- However, regardless of what you picture visually, it is crucial that you know which finger is playing each note! For instance, even if you imagine the keys going down by themselves, you should know which finger is playing which key, and imagine the sensations accordingly.
Do I move my fingers while doing mental practicing?
- To me, pure mental practicing should not involve any movement of the fingers at all. The imagination of touch is just as it sounds – it is only the imagination of the keys on the fingertips or other parts of the fingers. Moving the fingers will mix mental practicing with physical practicing because of a certain dependance on muscle memory. This, I think, takes away from the true power of mental practicing, which is using the mind completely independently of the body.
Do I have to hear every single note while doing mental practicing?
- Believe it or not, the short answer is “no”! You don’t actually have to hear every note in order for mental practicing to help you. But of course, you should try to mentally hear everything as much as possible. Hearing at least the melody, the overall feel of the harmonies, and other important elements is usually a good idea.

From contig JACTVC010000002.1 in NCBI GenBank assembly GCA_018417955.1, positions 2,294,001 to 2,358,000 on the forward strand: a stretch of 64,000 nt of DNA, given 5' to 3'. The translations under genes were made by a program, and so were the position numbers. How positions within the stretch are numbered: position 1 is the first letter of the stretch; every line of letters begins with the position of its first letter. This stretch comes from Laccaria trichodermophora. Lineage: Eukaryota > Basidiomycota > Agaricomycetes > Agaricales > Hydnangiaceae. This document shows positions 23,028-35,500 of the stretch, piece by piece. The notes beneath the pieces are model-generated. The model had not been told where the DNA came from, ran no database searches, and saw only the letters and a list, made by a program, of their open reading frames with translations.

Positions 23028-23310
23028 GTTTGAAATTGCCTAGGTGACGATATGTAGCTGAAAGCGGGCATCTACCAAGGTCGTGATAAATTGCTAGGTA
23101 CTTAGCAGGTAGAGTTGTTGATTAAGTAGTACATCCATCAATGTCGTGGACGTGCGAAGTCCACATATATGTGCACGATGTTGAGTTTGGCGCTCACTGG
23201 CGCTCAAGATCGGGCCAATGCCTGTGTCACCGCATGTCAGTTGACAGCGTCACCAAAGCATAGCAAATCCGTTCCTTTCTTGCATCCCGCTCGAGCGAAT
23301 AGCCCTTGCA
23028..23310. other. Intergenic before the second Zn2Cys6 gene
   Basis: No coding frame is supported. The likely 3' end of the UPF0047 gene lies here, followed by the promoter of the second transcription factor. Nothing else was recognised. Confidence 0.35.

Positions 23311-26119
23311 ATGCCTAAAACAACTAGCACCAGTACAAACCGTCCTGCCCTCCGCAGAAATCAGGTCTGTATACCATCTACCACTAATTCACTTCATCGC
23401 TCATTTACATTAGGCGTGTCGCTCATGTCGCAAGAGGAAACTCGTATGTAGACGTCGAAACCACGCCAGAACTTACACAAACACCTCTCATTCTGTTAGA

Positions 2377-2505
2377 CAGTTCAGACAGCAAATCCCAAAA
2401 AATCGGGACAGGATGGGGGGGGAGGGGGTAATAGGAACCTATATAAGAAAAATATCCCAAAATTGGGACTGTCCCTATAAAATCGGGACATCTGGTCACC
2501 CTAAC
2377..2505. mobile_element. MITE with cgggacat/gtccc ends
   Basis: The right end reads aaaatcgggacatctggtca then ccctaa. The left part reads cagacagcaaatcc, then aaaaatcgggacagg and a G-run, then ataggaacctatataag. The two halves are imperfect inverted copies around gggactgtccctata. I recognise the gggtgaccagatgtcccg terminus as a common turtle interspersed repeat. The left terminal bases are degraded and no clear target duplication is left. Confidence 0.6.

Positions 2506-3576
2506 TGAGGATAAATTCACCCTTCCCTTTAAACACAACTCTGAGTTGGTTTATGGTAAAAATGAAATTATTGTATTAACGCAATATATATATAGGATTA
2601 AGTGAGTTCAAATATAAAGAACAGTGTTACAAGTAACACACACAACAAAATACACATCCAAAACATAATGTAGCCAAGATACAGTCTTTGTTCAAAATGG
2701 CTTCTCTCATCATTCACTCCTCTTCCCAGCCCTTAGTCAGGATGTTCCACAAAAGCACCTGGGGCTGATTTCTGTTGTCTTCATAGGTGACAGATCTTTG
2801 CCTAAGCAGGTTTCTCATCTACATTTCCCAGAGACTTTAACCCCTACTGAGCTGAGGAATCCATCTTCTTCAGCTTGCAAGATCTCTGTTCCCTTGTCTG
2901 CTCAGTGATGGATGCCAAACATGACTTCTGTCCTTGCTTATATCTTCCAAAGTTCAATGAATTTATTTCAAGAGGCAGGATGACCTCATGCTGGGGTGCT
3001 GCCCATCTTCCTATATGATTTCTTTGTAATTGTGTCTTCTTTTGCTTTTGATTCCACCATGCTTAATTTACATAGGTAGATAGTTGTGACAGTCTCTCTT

- If you can’t remember or don’t know exactly how the melody sounds (if you are sight-reading, for instance), at least imagine the rhythm correctly and try to approximate the contour / shape of the melody as best you can.
So, how will mental practicing help me any more than just doing physical practicing alone?
- Imagine that you’re playing a piece of piano music that is relatively new, but seems to be going pretty solidly in the practice room. While performing for an audience of some kind (whether it be one person or a formal audience), your thoughts start to wander slightly because of nerves. Even though you try to calm yourself down, you can’t help but wonder something like: “I wonder if I remember what’s next?” or “What is my left hand going to play after I finish this phrase?”
- In that moment, you consciously think ahead about what will happen next in the music, but your mind draws a blank. You momentarily freak out because of your memory slip, but ultimately you somehow recover. From that point onward, you try very hard to not consciously think about what you are doing. After all, you don’t want to risk losing control again.
- Basically, if you had mentally practiced the piece in an effective manner, you would have known EXACTLY what was coming next in the music. You would have known not only the sound of what was coming next, but the sight and touch of the ensuing passage as well. You also would have known precisely how you were going to move in advance. In other words, you would not have lost control.
Next post, I will explain how effective mental practicing enables one to have more reliable performances (as described in the preceding paragraph). I will also begin to define what “effective mental practicing” means and troubleshoot problems that may arise. I hope to continue the discussion by addressing some of the many other benefits of mental practicing.